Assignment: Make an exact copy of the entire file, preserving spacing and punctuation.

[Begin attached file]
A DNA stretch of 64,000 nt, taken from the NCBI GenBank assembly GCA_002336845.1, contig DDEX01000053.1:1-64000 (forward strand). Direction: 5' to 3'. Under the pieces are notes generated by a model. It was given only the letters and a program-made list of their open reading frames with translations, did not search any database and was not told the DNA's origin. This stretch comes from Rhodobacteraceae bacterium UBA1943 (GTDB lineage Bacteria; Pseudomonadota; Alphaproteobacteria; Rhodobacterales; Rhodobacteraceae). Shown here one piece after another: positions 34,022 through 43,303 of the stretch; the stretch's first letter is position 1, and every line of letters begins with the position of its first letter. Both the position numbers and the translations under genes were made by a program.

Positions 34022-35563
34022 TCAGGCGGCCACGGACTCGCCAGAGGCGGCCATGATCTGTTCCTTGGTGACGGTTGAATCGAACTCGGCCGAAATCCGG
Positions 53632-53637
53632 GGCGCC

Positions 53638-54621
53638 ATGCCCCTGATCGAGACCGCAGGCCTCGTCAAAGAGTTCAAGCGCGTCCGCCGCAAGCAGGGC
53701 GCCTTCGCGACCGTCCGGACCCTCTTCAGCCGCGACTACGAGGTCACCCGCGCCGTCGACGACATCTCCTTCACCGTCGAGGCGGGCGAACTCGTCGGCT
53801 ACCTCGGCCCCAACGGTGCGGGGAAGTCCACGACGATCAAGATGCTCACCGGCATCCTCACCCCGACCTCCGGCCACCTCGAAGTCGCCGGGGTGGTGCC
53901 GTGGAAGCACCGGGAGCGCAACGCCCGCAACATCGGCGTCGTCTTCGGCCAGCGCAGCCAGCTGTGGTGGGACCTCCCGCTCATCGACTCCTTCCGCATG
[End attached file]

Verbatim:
A DNA stretch of 64,000 nt, taken from the NCBI GenBank assembly GCA_002336845.1, contig DDEX01000053.1:1-64000 (forward strand). Direction: 5' to 3'. Under the pieces are notes generated by a model. It was given only the letters and a program-made list of their open reading frames with translations, did not search any database and was not told the DNA's origin. This stretch comes from Rhodobacteraceae bacterium UBA1943 (GTDB lineage Bacteria; Pseudomonadota; Alphaproteobacteria; Rhodobacterales; Rhodobacteraceae). Shown here one piece after another: positions 34,022 through 43,303 of the stretch; the stretch's first letter is position 1, and every line of letters begins with the position of its first letter. Both the position numbers and the translations under genes were made by a program.

Positions 34022-35563
34022 TCAGGCGGCCACGGACTCGCCAGAGGCGGCCATGATCTGTTCCTTGGTGACGGTTGAATCGAACTCGGCCGAAATCCGG
Positions 53632-53637
53632 GGCGCC

Positions 53638-54621
53638 ATGCCCCTGATCGAGACCGCAGGCCTCGTCAAAGAGTTCAAGCGCGTCCGCCGCAAGCAGGGC
53701 GCCTTCGCGACCGTCCGGACCCTCTTCAGCCGCGACTACGAGGTCACCCGCGCCGTCGACGACATCTCCTTCACCGTCGAGGCGGGCGAACTCGTCGGCT
53801 ACCTCGGCCCCAACGGTGCGGGGAAGTCCACGACGATCAAGATGCTCACCGGCATCCTCACCCCGACCTCCGGCCACCTCGAAGTCGCCGGGGTGGTGCC
53901 GTGGAAGCACCGGGAGCGCAACGCCCGCAACATCGGCGTCGTCTTCGGCCAGCGCAGCCAGCTGTGGTGGGACCTCCCGCTCATCGACTCCTTCCGCATG